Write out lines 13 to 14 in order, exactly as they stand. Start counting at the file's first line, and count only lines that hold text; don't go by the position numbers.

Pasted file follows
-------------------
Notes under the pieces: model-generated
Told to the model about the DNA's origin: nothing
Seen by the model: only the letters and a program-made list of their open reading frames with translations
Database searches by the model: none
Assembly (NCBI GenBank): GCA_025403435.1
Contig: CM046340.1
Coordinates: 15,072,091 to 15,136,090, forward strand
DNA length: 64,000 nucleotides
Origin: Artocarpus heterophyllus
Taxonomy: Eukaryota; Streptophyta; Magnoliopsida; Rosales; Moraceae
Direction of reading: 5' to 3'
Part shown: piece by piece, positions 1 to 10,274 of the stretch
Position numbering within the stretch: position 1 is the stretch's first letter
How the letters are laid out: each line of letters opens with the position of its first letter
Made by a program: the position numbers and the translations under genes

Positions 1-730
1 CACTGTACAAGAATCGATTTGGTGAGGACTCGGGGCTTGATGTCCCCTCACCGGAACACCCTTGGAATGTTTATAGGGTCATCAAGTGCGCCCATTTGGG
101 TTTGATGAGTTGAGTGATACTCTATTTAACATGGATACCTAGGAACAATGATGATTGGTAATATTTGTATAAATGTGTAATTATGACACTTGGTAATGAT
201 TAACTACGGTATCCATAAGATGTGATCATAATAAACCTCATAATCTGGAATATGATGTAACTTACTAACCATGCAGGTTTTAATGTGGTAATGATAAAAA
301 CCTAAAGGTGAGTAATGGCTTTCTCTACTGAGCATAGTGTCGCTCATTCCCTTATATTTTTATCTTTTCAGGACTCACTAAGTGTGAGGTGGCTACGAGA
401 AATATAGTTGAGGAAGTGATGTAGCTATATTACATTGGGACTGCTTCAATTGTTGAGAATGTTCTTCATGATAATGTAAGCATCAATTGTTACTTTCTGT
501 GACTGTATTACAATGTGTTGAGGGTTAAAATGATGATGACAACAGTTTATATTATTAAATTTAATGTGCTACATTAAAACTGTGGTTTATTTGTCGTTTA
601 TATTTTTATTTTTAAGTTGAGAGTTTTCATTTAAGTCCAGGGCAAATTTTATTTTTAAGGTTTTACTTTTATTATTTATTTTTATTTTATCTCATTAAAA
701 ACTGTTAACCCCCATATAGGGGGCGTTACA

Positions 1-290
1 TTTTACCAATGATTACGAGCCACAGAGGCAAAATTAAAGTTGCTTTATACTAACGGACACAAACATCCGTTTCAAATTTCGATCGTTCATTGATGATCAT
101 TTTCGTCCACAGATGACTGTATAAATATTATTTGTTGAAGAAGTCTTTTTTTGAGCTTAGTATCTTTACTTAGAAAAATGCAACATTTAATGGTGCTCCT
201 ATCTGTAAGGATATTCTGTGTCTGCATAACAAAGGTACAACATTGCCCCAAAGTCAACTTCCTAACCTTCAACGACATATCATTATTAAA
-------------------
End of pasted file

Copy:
Position numbering within the stretch: position 1 is the stretch's first letter
How the letters are laid out: each line of letters opens with the position of its first letter